Swingin' Into Spring, Poston-Style
Before closing, I feel obliged to address some issues that arose during the event and have been discussed (ad infinitum) at various web sites since then. First, the sound system. Yes, everything was over-mic'd and over-amplified, and yes, the bands would have sounded better had there been less messing with the natural sound. But that's the rule today, not the exception. Every band I've heard from middle school on up for the last several years has used enough microphones and amps to make a gentle breeze sound like a roaring hurricane. It didn't start with Poston, nor will it end there. It's something we'll either have to live with or stay home. The crushing wall of sound is one of two reasons I always sit in the back row at big-band concerts (the other is that no one ever says "take off your hat ). Of course, not everyone can do that (there's only one back row). Ear plugs may help (Betty had to put fingers in her ears during especially agonizing passages). Aside from that, not much can be done unless the audience is allowed to vote for acoustic or amplified sound (an interesting albeit idealistic concept).
Second, the number of musicians playing in more than one band. In this case, that was unavoidable but hardly epidemic. I didn't count heads but others did. According to the UK's Gordon Sapsed, there were 235 musicians (pro division) performing. "Of that number, he writes, "less than ten percent played more than two sets and only thirteen played more than three. Bob Summers played in nine bands, Andy Martin in six, and I remember seeing trumpeter Pete DeSiena in several. But they were the exceptions, and if it hadn't been for their presence some groups may have come up short in the "all hands on deck department. That wasn't an issue with me then (every band is more or less different, no matter who's in what chair) and it isn't now.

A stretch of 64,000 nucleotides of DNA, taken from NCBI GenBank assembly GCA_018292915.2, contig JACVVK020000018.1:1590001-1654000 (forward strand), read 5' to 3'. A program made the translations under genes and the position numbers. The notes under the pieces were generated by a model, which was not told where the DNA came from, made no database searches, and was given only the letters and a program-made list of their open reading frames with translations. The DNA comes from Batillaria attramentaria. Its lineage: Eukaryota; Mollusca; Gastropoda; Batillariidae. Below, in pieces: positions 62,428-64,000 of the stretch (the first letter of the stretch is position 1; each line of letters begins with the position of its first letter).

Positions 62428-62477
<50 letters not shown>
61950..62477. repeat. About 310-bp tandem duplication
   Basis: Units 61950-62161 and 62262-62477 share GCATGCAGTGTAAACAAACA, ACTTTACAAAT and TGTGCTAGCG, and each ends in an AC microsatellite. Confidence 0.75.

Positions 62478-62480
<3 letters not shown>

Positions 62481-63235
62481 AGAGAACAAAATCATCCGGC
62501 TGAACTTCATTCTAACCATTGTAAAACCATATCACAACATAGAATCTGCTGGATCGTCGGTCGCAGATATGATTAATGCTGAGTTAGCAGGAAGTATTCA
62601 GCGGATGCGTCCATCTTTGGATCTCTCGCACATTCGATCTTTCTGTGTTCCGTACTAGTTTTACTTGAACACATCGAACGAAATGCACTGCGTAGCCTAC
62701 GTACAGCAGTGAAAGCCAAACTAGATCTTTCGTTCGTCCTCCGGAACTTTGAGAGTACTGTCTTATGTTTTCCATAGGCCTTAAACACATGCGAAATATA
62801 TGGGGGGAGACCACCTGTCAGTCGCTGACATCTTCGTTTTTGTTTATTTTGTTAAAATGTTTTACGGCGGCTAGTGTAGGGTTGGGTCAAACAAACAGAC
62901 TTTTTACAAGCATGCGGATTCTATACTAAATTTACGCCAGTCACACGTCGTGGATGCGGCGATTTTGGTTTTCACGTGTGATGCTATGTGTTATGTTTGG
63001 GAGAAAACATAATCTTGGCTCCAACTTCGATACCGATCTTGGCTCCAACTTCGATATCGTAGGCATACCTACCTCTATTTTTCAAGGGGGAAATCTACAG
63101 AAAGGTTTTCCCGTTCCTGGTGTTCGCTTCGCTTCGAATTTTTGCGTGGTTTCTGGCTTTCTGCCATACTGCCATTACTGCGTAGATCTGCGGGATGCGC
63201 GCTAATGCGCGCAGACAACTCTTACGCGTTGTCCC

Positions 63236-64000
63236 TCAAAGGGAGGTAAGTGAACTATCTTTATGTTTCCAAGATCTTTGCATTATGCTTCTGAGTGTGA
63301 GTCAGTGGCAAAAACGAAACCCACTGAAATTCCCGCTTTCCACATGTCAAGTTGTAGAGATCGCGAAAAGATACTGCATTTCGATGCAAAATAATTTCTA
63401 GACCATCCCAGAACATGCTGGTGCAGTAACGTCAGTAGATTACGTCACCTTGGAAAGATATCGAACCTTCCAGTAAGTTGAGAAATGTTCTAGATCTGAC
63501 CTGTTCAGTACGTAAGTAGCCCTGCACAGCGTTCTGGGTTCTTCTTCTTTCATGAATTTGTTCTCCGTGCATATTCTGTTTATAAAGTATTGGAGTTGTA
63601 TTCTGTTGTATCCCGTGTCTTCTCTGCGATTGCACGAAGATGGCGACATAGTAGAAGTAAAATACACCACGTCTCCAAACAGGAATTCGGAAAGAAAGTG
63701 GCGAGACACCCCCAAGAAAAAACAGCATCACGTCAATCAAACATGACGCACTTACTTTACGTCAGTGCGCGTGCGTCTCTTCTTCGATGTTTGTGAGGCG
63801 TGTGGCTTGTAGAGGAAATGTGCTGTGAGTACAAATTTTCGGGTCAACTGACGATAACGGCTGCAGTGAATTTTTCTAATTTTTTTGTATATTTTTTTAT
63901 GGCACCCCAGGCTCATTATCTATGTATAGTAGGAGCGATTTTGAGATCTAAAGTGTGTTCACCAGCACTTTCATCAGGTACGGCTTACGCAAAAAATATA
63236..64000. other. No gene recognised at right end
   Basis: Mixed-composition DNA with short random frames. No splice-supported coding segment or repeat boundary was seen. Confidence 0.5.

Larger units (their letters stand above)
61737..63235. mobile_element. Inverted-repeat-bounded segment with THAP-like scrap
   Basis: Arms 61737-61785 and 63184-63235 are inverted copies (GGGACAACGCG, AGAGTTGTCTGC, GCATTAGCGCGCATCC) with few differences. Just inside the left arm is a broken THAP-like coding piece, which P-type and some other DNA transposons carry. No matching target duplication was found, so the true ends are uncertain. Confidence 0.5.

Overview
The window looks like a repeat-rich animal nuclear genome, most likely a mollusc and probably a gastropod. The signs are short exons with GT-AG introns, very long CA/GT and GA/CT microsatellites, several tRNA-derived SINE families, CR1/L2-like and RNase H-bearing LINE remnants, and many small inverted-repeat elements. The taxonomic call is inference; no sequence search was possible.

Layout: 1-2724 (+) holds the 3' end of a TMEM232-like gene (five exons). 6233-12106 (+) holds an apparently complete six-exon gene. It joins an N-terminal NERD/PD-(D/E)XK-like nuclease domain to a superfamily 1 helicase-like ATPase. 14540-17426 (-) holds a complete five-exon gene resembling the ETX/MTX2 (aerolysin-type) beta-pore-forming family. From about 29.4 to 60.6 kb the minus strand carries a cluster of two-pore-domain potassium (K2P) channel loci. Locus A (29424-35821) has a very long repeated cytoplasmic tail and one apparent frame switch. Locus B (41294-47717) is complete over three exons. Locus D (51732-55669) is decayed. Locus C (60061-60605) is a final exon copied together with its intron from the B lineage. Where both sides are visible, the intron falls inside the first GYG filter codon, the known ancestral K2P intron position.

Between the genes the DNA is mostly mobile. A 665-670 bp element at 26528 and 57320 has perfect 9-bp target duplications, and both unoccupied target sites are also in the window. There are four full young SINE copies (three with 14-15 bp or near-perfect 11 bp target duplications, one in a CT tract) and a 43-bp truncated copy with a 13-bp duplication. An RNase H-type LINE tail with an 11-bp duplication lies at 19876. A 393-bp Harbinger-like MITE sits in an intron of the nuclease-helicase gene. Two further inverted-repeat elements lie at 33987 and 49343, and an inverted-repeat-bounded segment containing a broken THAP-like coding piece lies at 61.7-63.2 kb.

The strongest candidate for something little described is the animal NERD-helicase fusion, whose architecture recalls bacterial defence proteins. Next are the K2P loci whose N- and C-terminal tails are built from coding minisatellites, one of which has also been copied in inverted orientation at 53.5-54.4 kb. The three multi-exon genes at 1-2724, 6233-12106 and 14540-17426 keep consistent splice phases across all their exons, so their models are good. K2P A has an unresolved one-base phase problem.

Third, who was "best among the groups or "better than the others. I won't even go there. Almost everyone had his or her own favorites, and perhaps I did too, but I'm not saying who they were. The fact is, I enjoyed almost everything I heard, and hope others felt the same. As Bill Watrous noted, "these are world-class musicians. Some may knock them; I won't. If any were less than pleasing to my ears, I've said that. But that's as far as it goes.
Fourth, the lack of diversity within the bands. That, I will readily admit, is a problem. But I don't have an answer. While the scarcity of black musicians has been duly noted (aside from the Collette and Wilson bands, one could tally the number on one hand with fingers to spare), I was struck as well by the conspicuous absence of women. Ann Patterson's Maiden Voyage left no doubt that they can play, but I counted only ten (including Patterson, Jennifer Hall and horn players Stephanie O'Keefe and Kristin Morrison) in other groups (aside from vocalists, that is). Baritone Nancy Newman and bassist Kristin Korb played in Mike Vax's band at Balboa. Bassist Jennifer Leitham is one of the best, and we also heard from trumpeter/vocalist Rowles, percussionist D. Huffsteter and trumpeters Anne King and Deborah Wagner. Huffsteter is married to Steve Huffsteter, Wagner to Wayne Bergeron, Newman to tenor Billy Kerr, while Rowles is the daughter of pianist Jimmy Rowles. It would seem at first glance that many women need a "family connection to gain entrance to the fraternity. Something should be done about that, but I don't know what. There is no quota system in jazz, and leaders are free to use whomever they please. At this point in time, that means mostly men.
Finally, the observation that gave me the biggest laugh, that some of the bands (not mentioning any names) simply sounded "too polished. In other words, they were playing in tune and read perfectly whatever was placed in front of them. Silly me, I always thought that's what good bands were supposed to do. None was flawless, of course, but most of the lapses were so quick and infrequent as to be inaudible to most ears. Some of the sections were downright awesome, which is the way it should be. I doubt that anyone ever said to Basie or Kenton, "I love the band but it's too damn tight. As long as the group is swinging, I don't really care that everyone is playing in unison. In fact, I rather like it. As Gordon Sapsed wrote of the event, "Without exception, every set I heard at Poston would have attracted a full house at more than twice the ticket price in the UK and [would] have sent the audience away thinking, 'that's one of the best concerts I have ever attended'.